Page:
I would disagree. Although bitcoin did fall considerably at the beginning of the Covid pandemic and the Ukraine crisis, this was also true for almost all assets, with the exception of gold, and this drop was followed by a strong recovery in both cases. Of course, we shouldn’t jump to conclusions. After all, we are moving towards inflation for the first time in many years and there is no room for absolute truths yet. But I do think that with a view to their protective effect it would be wrong to write cryptocurrencies off completely.
How would things look with digital central bank money?
Basically, it would fare just like our euro today. A CBDC would not be a new, alternative currency, but instead a digital form of cash. The euro would remain the currency and CBDC could always be exchanged for cash. This also means it would lose value just like cash. But that is not a bad thing. A digital euro still makes sense. For competitiveness reasons alone, because otherwise the digital currencies of other countries would become attractive for European companies.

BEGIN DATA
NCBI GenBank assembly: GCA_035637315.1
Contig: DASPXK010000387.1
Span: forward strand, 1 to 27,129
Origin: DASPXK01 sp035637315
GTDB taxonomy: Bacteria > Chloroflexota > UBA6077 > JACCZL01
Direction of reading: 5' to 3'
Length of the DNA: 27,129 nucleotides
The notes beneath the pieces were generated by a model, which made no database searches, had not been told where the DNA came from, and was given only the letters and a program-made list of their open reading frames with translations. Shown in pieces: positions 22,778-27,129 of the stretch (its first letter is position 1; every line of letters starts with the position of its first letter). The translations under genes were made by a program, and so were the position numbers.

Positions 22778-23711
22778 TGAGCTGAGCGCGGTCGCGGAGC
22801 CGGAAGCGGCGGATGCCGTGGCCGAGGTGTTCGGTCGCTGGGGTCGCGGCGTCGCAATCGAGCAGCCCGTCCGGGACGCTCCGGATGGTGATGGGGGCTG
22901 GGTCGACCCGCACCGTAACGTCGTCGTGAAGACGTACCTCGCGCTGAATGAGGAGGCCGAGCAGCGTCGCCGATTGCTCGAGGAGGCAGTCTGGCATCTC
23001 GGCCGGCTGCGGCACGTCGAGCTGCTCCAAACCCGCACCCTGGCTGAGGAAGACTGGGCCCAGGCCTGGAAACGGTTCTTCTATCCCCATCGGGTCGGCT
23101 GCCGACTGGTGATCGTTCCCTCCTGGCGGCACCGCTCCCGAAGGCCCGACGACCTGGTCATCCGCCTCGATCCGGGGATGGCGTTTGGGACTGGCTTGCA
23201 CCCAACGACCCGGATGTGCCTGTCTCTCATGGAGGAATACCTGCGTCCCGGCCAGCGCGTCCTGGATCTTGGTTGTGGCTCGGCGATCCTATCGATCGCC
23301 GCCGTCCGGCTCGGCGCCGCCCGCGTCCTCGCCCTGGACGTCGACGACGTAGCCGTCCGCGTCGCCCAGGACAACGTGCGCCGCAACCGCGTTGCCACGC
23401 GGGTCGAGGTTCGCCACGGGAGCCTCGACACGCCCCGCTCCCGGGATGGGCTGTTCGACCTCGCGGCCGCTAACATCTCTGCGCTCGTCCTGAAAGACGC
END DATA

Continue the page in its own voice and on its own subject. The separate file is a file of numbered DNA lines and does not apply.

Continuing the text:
At present, the ECB has no plans to make a possible CBDC venture accessible in third countries. What if a eurozone state disagrees with this? Could this state then launch its own digital currency or cryptocurrency?
This is indeed an exciting question, also from a legal point of view. In 2020, Lithuania introduced the blockchain-based LBCoin. However, it is more of a digital coin for collectors, a small experimental project. However, I can’t imagine a national central bank from the eurozone launching a real CBDC. The ECB has a considerable say in this and is certainly not keen for countries to go it alone.
Cryptocurrencies are one of the big trends of our time. But they seem to clash with the sustainability megatrend. The energy consumed by cryptocurrency mining is still extremely high. Does this problem also apply to a CBDC?
In terms of sustainability, CBDC doesn’t pose any problems at all. A cryptocurrency consumes so much energy mainly because a network of countless computers in the background uses mathematical-cryptographic methods to create trust. The digital euro is different. In this case, it is the ECB as an institution that creates trust and manages the system. No mathematical puzzles required. A digital euro will consume the same amount of electricity as any banking transaction today.